For those who want to know how this company operates, look at the last filing with the SEC. I wonder if performance based cost cutting incentives will produce ratepayers savings....... probably not. Sooner or later, the California Public Utility Commission will investigate AWR.
B. Performance Targets and Payout Percentages for GSWC Operating Expense Controls
Aggregate GSWC Operating Expense
Payout as a Percentage of Target
$273.5 million and $279 million and $300 million and $305.5 million
C. Performance Targets and Payout Percentages for ASUS Cumulative Net Earnings
ASUS Cumulative Net Earnings
Payout as a Percentage of Target
$36.8 million and $28.1 million and $22.2 million and
On March 13, the company announced performance compensation. This incentive compensation in the form of restricted stock options given to the CEO and the officers of the company over a period of three years.
The better the stock performs, the more value added to the stock compensation incentives. You’re doing everything a financial institution would do to increase the value of the stock and cheers from the analysts and shareholders. This looks good in the short run. But has anyone looked at the outlook in the long term?
There are signs of decay.
1. Ratepayers anger in several Golden State Water Service area over the high water rates.
2. Ongoing legal issues.
3. Lack of leadership focused on the replacement of aging water infrastructure.
It’s very simple. You provide good clean water at a reasonable rate to keep your ratepayers happy. When you switch your focus to make your shareholders happy at the expense of your ratepayers, you are heading down the path of destruction.
In 2006, Black and Veatch surveyed 453 cities and water districts. Golden State Water Company was among the highest in the state. Over the years, Golden State Water Company has remained one of the highest. The ratepayers have every right to be upset.
Go ahead and buy this stock at $55.00. You'll regret it. You look at recent income statement, income from water is up because of the new rate case. Expenses are down because of the layoffs. To grow a company, you have to acquire new business. Have they acquire new business on the regulated side? Cutting cost is a way to boost your income statement. But, to really grow a company, you need to increase sales (customers). Since GSWC has not done over the years, how can you justified a stock price increase of 35%. Sooner rather than later, the stock price will tumble.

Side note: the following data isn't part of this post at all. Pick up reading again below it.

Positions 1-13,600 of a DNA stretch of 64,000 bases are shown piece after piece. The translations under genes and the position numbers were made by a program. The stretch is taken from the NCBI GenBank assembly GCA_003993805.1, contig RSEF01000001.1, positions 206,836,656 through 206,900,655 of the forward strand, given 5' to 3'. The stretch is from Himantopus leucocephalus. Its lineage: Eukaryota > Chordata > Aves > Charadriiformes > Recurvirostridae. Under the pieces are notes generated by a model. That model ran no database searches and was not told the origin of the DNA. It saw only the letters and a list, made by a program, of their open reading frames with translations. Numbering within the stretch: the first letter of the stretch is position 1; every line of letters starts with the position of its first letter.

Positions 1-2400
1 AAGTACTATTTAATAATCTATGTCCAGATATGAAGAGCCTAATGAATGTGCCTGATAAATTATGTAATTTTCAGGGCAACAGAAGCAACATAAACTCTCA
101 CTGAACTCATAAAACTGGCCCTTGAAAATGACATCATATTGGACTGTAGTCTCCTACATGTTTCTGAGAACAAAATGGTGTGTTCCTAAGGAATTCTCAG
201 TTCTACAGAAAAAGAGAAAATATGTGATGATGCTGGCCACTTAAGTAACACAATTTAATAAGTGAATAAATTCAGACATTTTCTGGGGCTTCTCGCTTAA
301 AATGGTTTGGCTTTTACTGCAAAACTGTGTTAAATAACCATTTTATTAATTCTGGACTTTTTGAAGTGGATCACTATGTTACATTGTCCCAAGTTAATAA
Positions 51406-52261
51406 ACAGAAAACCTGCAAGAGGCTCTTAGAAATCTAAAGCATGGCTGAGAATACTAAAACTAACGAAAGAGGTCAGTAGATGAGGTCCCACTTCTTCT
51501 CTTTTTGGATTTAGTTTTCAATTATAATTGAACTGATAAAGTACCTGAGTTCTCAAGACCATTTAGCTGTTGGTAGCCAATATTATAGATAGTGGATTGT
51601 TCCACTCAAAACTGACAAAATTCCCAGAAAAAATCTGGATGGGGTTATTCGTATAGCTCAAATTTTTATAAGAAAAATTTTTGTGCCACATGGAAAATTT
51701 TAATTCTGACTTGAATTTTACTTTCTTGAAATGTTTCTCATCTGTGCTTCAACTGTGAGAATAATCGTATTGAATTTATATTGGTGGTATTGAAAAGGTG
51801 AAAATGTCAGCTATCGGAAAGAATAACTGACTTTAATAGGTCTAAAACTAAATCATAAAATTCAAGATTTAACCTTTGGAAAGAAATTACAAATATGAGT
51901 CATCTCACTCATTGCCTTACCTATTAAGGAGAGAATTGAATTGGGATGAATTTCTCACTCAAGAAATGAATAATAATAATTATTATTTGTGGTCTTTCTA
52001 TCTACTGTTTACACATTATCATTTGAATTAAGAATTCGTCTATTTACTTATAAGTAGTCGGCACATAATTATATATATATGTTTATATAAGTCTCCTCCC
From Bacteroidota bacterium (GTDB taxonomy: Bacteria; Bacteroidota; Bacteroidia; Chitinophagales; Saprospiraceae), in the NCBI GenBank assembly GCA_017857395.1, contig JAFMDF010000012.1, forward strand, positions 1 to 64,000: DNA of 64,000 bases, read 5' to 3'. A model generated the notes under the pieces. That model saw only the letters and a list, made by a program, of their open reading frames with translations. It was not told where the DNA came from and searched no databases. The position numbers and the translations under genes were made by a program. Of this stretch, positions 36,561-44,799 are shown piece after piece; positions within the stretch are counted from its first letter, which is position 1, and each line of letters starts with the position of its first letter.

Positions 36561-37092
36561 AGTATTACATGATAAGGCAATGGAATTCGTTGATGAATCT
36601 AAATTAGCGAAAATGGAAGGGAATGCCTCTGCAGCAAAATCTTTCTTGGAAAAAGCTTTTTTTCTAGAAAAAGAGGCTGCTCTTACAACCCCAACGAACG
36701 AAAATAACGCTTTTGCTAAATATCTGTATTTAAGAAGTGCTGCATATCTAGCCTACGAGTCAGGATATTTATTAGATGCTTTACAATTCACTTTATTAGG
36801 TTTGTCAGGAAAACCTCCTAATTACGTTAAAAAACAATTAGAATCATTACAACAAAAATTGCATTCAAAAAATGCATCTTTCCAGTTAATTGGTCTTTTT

Sentiment: Strong Sell
Whoever gave the thumb down doesn't live in GSWC water district. In a survey, it showed GSWC had the highest water rates in the state. You wonder why they haven't acquired new businesses.
Yes, the shareholders are beginning to love AWR rocket jump in price. I would be leery from purchasing this stock. If you look this company from a year ago, the stock was at $36.00. Now, it $51.50. That’s a 30% increase in stock price. Did they acquire new business? No. Did they increase their bottom line? Not really. So why the jump stock price for a water company in a boring utilities sector? Answer: Acquisition. The executives with MBA as their educational background stand to gain. Especially, the CEO who received a $52,000 raise from a board of directors with MBA background. Don’t forgot the stock options all these executives get. It’s like a gold parachute. The founder and previous presidents would never approve the actions of these executives.
Sentiment: Strong Sell
Macquarie Group is a global provider of banking, financial, advisory, investment and funds management services.
In 2010, Macquarie group was financial advisor to JP Morgan Asset Management and Water Asset Management on the acquisition of SouthWest Water Company $US443m.
Will we see future acquisition by JP Morgan's IIG?
With the turmoil at JP Morgan, the outlook is bleak.
Wow, JP Morgan suffered a 2 billion trading loss! Most people did not expect that. How does this affect their Infrastructure Investment Group? I would venture to say that all investments will be re-evaluated. Most likely no acquisitions by IIG in 2012.
Depending on how the US Economy shapes up at the end of 2012 and economic conditions in Europe will determine the expansion of IIG in 2013.
Are there other potential buyers for AWR???